COVID-19 July 5, 2021 | 4:58 pm

The third dose and the voice of science

Santo Domingo, DR

The announcement made by government authorities that a third dose of vaccination would be required to stop the spread of the Covid-19 virus in the country caused surprise, astonishment, and bewilderment.

It was understood that we were on the right track in the national vaccination process. Under the government’s leadership and the participation of various sectors of national life, it was considered a fact that by the end of this year, we would reach the goal of supplying two doses of the drug to nearly 8 million people.

But suddenly, unexpectedly, the unimaginable happened. Two doses of vaccine supply would no longer be enough. A third would now be required. The question we would have to ask ourselves is, why is it that we have to receive a third dose within a month, using, in addition, a different type of vaccine than the ones previously administered?

So far, the main argument that has been put forward is that it would reinforce our citizens’ immunity in the event of the emergence of new variants caused by the continuous mutations experienced by the coronavirus. Given this, other questions should be asked: How is it known that by providing a third dose of vaccine, new variants of the coronavirus can be effectively dealt with? What specific case is known, from countries where these variants have appeared, that a new dose of vaccine immunizes the population? If so, how is it then that in the United Kingdom, India, South Africa, or Brazil, where the variants caused by the continuous mutations of the coronavirus have caused absolute havoc, a third, fourth, or even fifth dose has not been applied?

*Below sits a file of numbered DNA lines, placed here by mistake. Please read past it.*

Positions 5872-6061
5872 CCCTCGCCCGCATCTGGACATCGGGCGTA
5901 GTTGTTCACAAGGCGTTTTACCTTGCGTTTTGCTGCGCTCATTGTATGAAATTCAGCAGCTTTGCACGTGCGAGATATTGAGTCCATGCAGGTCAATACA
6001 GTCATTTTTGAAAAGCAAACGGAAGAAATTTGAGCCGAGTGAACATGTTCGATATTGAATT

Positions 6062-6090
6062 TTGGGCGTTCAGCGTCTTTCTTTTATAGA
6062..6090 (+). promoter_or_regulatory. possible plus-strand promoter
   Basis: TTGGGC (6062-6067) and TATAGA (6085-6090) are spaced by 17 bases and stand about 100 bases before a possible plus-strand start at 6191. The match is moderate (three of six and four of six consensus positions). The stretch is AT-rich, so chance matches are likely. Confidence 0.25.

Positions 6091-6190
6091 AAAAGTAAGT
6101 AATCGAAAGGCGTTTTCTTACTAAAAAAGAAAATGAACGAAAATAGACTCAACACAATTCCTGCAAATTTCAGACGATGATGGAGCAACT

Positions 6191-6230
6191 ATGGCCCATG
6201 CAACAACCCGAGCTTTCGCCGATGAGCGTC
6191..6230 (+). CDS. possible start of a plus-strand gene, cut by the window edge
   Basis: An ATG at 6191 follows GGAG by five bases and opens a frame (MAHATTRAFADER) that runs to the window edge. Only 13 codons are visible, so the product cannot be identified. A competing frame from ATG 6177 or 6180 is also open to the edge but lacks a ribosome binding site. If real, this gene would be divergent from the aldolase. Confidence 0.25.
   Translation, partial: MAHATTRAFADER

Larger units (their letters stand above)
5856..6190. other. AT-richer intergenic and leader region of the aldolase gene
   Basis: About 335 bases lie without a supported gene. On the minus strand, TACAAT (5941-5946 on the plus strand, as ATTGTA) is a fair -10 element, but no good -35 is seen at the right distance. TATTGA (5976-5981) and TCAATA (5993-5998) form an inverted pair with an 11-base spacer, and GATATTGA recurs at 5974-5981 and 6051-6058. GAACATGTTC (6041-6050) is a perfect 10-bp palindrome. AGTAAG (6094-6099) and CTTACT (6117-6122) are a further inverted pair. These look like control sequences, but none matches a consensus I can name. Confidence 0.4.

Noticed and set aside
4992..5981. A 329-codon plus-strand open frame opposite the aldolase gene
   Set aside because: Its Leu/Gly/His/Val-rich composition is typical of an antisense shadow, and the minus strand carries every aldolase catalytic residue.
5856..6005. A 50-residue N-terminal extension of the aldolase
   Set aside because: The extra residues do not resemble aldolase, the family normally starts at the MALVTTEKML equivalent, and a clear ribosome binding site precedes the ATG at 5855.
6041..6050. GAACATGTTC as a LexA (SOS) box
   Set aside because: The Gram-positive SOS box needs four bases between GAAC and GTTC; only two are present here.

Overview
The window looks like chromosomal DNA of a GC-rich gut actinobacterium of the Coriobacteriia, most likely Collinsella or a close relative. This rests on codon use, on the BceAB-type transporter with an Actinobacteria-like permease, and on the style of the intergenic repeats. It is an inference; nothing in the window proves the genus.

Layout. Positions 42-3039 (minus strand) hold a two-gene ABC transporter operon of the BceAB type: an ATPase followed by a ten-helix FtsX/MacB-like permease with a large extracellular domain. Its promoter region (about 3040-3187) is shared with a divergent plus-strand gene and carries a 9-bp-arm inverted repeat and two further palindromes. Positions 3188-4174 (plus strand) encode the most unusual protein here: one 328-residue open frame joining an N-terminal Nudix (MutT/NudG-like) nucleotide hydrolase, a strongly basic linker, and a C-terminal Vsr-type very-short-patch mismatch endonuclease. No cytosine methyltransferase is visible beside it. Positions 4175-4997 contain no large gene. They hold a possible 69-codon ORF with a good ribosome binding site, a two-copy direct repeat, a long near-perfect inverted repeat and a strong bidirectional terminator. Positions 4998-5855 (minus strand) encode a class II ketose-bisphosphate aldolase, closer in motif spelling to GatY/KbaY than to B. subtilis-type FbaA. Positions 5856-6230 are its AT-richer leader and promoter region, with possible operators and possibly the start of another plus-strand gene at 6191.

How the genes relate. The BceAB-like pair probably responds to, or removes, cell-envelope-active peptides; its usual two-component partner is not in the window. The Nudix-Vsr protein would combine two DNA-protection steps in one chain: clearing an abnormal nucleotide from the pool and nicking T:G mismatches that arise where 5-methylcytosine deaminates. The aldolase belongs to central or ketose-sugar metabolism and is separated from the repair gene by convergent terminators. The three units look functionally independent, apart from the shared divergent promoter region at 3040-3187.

Simply because, up to now, no scientific laboratory studies have been completed to prove, irrefutably, that the provision of new doses of vaccination is the necessary, safe, and effective solution to the pandemic.

In the United Kingdom, a group of experts, identified as the Joint Committee on Vaccination and Immunization, is conducting studies to have the necessary data or information on whether the efficacy of vaccination decreases after six months.

The pharmaceutical companies Pfizer and AstraZeneca are also currently carrying out studies and research to determine whether the second generation of vaccines, adapted to the new reality of virus evolution, would be necessary for the face of the variants.

As there is nothing conclusive as yet, none of these institutions has dared to make unsuitable recommendations which, on the contrary, could put at risk the health of the very citizens they wish to protect.

Dominican vaccination
In the Dominican Republic, the purchase of 10 million vaccines was initially contracted in October 2020 with the AstraZeneca laboratory. However, as has happened with other countries, especially in Europe, this entity failed to comply on time with our country.

So much so that eight months after the contract was signed, we have only received 470,000 doses.

But, in addition, the Dominican government contracted the acquisition of 9.9 million units with Pfizer-BioNTech, of which also, so far, only 436 thousand have arrived.